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The Mayor's Office

Posted on: October 29, 2018

Cherepko steers revitalization with ‘McKeesport Rising’

The City of McKeesport is moving forward with infrastructure improvements and neighborhood revitalization thanks to the “McKeesport Rising Project,” introduced by Mayor Michael Cherepko with a $2.5 million addition to the city’s 2018 budget.

The mayor described his plans in late 2017 – referring to stories of a majestic phoenix rising from its own ashes. He used the image as a striking metaphor for any spiritual, societal, or economic rebirth, that will serve McKeesport as a renaissance as local leaders and residents work to rebuild the community after decades of economic setbacks. Municipalities across the Mon Valley have shared a common plight, as local officials continue to rebuild whole communities that lost their viability when the steel industry collapsed in the 1980s.

“We have made countless economic strides in recent years,” Cherepko said. “We’ve attracted new retail and industrial development. We’ve linked existing businesses with resources to grow. And we’ve partnered with state, county, and federal governments to improve our bridges and roadways.”

With the sale of McKeesport’s local sewage treatment system to Pennsylvania American Water, the has access to funds that will allow for continued improvements, specifically in the removal of blight and improvement of infrastructure. When he introduced “McKeesport Rising,” Cherepko anticipated the condemnation of 150 properties in the first year. He surpassed that goal, and nearly 300 have been condemned. Work will begin on three demolition contracts before the end of 2018.

“It is no secret that blight can have a detrimental impact on the quality of life in any community,” Cherepko said. “Blight not only disheartens residents and brings down the community’s collective morale, but it actually breeds crime.”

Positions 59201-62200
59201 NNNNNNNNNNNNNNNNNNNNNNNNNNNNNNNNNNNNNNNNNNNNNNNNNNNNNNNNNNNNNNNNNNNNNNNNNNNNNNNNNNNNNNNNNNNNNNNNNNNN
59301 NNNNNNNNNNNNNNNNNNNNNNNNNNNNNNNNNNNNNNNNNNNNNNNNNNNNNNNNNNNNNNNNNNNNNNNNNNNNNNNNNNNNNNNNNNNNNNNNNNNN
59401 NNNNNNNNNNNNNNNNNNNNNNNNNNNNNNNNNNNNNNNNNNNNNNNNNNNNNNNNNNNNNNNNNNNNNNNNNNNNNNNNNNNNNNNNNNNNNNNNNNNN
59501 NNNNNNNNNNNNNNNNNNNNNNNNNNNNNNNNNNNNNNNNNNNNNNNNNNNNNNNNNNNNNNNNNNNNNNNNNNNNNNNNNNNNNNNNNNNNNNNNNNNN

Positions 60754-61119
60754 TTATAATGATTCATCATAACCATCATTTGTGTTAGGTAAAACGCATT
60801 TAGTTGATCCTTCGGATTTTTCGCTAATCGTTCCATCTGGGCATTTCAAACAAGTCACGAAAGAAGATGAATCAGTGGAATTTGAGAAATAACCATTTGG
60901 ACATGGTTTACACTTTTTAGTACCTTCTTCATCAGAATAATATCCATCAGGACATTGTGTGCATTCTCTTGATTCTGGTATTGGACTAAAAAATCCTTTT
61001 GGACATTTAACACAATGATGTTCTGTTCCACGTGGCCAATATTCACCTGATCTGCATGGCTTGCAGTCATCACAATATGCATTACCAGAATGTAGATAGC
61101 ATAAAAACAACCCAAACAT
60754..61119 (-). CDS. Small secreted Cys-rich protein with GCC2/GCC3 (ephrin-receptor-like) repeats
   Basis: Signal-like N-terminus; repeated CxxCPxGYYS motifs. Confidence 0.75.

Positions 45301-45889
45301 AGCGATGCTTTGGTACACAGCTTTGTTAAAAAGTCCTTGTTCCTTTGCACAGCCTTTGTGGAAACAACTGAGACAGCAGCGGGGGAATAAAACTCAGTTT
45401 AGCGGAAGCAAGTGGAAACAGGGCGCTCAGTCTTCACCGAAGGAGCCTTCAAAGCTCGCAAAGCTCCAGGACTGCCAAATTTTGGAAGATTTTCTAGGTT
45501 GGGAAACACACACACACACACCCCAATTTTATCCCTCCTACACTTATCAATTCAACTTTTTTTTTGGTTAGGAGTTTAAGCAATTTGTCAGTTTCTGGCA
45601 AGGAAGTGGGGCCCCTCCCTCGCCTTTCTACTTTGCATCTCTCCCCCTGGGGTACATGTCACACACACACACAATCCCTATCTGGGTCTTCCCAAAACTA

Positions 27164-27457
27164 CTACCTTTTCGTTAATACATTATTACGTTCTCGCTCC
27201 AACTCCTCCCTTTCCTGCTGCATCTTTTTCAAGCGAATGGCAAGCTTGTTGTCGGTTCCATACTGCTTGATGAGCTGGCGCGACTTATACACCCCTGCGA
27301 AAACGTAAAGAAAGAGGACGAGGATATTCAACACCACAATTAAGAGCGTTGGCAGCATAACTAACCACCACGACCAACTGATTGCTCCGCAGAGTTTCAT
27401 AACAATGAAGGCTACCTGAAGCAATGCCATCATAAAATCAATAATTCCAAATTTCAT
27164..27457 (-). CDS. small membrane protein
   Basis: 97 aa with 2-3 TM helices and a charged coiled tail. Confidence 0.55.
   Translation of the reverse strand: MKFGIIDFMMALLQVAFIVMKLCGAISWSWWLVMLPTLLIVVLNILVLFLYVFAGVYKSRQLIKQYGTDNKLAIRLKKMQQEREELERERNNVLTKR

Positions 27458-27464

Cherepko referenced a 2013 Tri-GOG study that confirmed a significant blight problem across the Mon Valley and quantified the elevated costs associated with code enforcement, public safety calls, and demolition.

In addition to demolition, a major component of “McKeesport Rising” is infrastructure improvements, and to the average resident, that means road repairs. McKeesport purchased equipment, including the Asphalt Zipper, which will allow the city to reclaim road surfaces and reapply materials in the filling of potholes and the construction of a new road surface.

In addition projects that directly utilize the “McKeesport Rising” budgetary line item, Cherepko and the city’s Community Development Department are putting federal and state funding toward additional infrastructure improvements at the Marina at McKees Point, Bowman Avenue in the City’s Highland Grove neighborhood, and Duncan and Fawcett fields. Working closely with the city’s Public Works and Recreation departments, funding from the Allegheny Regional Asset District is being used to make pavilion upgrades in Renziehausen Park.

“Overall, the first phase of ‘The McKeesport Rising Project’ will have the greatest impact,” Cherepko said. “The city will invest in materials that will allow us to improve our current infrastructure and maintain it for many years to come. Future phases of this project will keep efforts moving through a steady schedule of demolitions, road repairs, and other strategies.”

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